Tarp Tie-out Reinforcments
I've done a bit of searching but I'm just not seeing a lot of information on this topic. I see it discussed briefly in passing in a few topics. I'm finally taking the leap and making my silnylon tarp. I used a rolled hem on the edges and flat-felled seam for combining sections. I'm just stumped when it comes to the tie-outs. There seems to be 4 different ways to go about it that I'm seeing:
1. Folded grosgrain tieout looped over edge and sewn (silnylon sandwiched between) with a box or similar pattern stitch. Not reinforced - this seems the most scary.
2. Section of grosgrain folded along edge to reinforce edge. Then GG tieout loop wrapped around sil and sandwiching the sil as above. The tie out is sewn to the sil AND the GG edging to try to put the pressure on the reinforced edge. From pics and video reviews I've seen, it seems the OGEE tarp is done this way?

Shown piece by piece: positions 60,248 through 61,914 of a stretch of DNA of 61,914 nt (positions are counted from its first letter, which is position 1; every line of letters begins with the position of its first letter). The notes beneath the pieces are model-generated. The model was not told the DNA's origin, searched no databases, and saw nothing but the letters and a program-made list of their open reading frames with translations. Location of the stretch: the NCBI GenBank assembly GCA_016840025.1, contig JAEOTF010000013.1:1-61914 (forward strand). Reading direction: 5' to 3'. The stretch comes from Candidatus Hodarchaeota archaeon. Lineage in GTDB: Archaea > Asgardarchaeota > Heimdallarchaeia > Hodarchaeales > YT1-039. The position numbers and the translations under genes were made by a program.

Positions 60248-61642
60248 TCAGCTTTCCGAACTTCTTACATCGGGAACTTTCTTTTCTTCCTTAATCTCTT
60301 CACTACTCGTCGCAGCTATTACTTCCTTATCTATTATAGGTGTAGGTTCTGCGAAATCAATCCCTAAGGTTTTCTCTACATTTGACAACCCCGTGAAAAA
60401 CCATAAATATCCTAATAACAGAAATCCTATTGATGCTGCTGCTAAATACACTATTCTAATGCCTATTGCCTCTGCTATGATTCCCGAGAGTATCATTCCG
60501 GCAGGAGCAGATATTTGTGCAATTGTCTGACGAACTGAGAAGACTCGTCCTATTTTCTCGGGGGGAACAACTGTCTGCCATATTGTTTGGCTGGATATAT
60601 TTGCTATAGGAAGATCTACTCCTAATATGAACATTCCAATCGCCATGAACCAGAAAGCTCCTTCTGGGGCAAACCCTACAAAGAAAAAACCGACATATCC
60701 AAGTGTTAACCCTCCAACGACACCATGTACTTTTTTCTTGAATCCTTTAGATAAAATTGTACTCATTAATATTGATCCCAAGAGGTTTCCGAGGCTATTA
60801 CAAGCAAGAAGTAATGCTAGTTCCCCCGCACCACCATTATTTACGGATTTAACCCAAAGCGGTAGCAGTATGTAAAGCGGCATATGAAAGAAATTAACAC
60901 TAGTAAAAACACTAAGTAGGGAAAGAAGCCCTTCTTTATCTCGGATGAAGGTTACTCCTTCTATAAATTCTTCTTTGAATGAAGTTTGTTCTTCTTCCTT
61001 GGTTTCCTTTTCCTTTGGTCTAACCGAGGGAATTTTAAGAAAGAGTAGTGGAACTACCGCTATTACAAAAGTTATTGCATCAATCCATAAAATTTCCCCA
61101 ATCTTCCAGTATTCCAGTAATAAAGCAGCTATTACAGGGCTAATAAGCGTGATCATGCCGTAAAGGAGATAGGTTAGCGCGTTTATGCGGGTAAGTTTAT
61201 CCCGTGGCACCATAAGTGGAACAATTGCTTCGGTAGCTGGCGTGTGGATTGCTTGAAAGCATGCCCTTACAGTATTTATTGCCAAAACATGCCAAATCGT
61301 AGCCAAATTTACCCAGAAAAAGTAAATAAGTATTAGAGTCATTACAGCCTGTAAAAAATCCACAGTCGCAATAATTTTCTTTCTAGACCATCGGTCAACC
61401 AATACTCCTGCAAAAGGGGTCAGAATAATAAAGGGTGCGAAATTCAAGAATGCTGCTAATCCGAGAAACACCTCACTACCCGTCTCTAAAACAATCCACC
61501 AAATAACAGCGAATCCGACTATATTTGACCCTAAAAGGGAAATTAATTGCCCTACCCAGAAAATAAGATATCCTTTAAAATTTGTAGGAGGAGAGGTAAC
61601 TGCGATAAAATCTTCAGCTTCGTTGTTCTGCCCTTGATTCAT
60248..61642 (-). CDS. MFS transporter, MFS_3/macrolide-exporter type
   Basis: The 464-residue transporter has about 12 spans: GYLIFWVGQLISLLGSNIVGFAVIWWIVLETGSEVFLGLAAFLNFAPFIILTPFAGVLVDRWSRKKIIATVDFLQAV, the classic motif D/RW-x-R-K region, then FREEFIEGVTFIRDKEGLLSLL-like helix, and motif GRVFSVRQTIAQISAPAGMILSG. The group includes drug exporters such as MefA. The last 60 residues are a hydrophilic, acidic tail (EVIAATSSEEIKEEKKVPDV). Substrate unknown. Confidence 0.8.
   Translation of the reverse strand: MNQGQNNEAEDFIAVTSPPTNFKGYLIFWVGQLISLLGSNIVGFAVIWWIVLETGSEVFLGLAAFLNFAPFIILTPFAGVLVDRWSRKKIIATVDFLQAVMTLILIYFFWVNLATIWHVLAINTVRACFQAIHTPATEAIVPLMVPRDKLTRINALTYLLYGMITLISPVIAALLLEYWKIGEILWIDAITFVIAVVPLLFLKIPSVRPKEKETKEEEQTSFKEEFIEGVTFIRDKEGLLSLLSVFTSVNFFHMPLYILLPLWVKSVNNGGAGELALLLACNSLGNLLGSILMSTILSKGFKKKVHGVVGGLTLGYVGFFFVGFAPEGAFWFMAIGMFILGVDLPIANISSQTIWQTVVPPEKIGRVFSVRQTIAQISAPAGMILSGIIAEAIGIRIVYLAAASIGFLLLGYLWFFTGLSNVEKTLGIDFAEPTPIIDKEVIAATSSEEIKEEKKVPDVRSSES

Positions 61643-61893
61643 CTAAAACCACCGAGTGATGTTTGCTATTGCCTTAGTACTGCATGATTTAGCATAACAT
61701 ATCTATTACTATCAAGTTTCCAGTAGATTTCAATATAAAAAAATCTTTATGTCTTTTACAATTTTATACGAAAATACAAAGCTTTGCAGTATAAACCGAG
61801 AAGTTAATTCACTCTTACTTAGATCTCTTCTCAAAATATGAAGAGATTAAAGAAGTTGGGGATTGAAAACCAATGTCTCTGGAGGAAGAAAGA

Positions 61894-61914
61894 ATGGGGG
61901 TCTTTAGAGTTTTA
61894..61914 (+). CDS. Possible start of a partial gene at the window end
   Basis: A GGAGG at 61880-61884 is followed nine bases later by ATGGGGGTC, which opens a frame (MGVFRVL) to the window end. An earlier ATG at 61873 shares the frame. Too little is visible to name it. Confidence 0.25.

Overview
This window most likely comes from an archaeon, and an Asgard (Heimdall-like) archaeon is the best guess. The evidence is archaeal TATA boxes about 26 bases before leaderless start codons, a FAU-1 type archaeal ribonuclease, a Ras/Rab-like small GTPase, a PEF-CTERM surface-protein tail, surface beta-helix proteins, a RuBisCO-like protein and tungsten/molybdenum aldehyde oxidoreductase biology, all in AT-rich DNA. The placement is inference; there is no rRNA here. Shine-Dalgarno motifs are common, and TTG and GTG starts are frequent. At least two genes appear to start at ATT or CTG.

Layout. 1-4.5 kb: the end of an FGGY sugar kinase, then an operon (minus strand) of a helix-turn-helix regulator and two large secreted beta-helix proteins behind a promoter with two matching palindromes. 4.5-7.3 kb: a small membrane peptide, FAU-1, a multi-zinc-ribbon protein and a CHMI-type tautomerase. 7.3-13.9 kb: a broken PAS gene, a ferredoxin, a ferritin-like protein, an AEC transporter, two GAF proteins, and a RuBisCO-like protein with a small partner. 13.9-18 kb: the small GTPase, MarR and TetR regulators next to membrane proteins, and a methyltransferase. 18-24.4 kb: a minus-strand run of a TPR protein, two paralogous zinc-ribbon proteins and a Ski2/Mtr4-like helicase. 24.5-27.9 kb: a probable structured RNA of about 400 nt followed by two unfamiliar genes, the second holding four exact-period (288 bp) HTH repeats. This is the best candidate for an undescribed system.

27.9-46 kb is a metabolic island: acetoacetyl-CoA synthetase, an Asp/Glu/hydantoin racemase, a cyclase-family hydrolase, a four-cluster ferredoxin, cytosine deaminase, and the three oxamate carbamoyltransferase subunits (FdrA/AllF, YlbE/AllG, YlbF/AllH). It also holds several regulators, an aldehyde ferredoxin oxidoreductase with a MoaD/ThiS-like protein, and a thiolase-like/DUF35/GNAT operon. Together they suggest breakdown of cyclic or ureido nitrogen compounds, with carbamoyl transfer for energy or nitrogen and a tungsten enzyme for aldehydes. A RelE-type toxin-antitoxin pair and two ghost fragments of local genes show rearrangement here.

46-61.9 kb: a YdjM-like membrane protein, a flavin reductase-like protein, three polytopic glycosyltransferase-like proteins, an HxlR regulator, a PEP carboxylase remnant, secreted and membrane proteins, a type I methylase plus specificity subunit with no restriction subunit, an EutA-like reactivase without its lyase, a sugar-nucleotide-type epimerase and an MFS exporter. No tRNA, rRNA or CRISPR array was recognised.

3. All of the above but with a patch of silnylon down first over the area to thicken the strained area to further reinforce. See here:
He has a continuous gg edging but same concept.
4. Finally, this method: http://www.cookecustomsewing.com/tundratarp.htm
It's just a gg sewn along the egdge with a loop twisted in. This seems super simple and makes sense that the stress would be almost completely on the edging which seems ideal. I've seen this method used by some here before but never heard how the field tests went.
What's the recommended method? What did you use and why and has it worked (do you trust it in heavy winds)? I want this tarp to last me a long time but I don't want be excessive either. This is why I'm using a rolled hem instead of wrapping my entire tarp with grosgrain. From everything I've read, the rolled hem is good enough.
Pictures and field test reports are GREATLY appreciated. I hope to finish this sucker up tonight. Thanks!
FWIW I have several tarps and CCS is tops in quality. But that design of a perimeter grosgrain strip would only work with a rectangular tarp.
This is exactly the type of information I was looking for. I'll try to soak in the info. Thanks for the reference!
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